“You don’t have a choice as an entrepreneur,” Ali states casually. “It’s the difference between failure and success. Treat every day like tomorrow the doors will be closed.”

All this hard work is staggeringly effective. Most entrepreneurs, business owners – even middle-management professionals in stable corporate environments – have the same sort of reaction when you ask them if they’d do anything differently, given the opportunity to start over. Not Ali.

“I wouldn’t do anything differently.”

It’s a bold statement expressed with calm conviction. Ali’s research, networking, and systematic approach have created an excellent roadmap.

The work ethic and the results are familiar, but everything else about Ali’s calm, calculated approach deviates from the go-get-‘em paradigm we’ve come to expect of entrepreneurs. All the pieces are the same – the networking, the time management, the team-building, and the iron will – but they’re executed so differently they appear foreign when Ali outlines his journey.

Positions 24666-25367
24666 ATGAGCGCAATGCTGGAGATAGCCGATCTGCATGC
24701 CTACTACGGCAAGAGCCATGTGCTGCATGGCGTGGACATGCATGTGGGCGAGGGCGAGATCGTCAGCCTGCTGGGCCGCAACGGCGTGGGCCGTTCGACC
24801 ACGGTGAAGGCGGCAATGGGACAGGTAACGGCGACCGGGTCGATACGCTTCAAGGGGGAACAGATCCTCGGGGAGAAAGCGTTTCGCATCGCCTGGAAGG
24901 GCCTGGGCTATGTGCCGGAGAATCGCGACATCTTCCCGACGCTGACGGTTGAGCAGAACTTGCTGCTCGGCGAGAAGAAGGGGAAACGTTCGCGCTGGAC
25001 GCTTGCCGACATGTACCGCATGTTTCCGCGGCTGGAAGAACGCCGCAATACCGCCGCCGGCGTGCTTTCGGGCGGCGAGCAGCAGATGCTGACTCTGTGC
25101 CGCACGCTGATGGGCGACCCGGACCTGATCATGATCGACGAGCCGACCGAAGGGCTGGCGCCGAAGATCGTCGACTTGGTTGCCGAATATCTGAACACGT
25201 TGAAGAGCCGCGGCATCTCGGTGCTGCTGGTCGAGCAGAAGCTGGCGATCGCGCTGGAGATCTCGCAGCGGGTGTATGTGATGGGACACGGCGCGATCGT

There’s no one way to succeed as an entrepreneur, and Ali is an invigorating reminder that no single type of person owns the rights to entrepreneurship – and that hard work, strong ideas, and systematic problem solving can have the same impact as big ideas and big money.

There’s another side to this particular coin, though, as Ali reminds me. Ideas and hard work are nothing without the sort of meticulous planning a CA can bring to the table.

“If you look around British Columbia, I’m sure there’s gold under these mountains – but that doesn’t mean it’s viable to go and mine it.” Planning is the difference between a targeted mining operation, and a group of men roaming the province with dynamite and high hopes.

“[Since] the age of 16 or 17, I probably have over 100 business plans. You create them, you go and test them, and you take them to your mentors,” Ali explains. “In the case of Progressa… It was clear that there was a major market opportunity, and we needed to tackle it properly and in a systematic way.”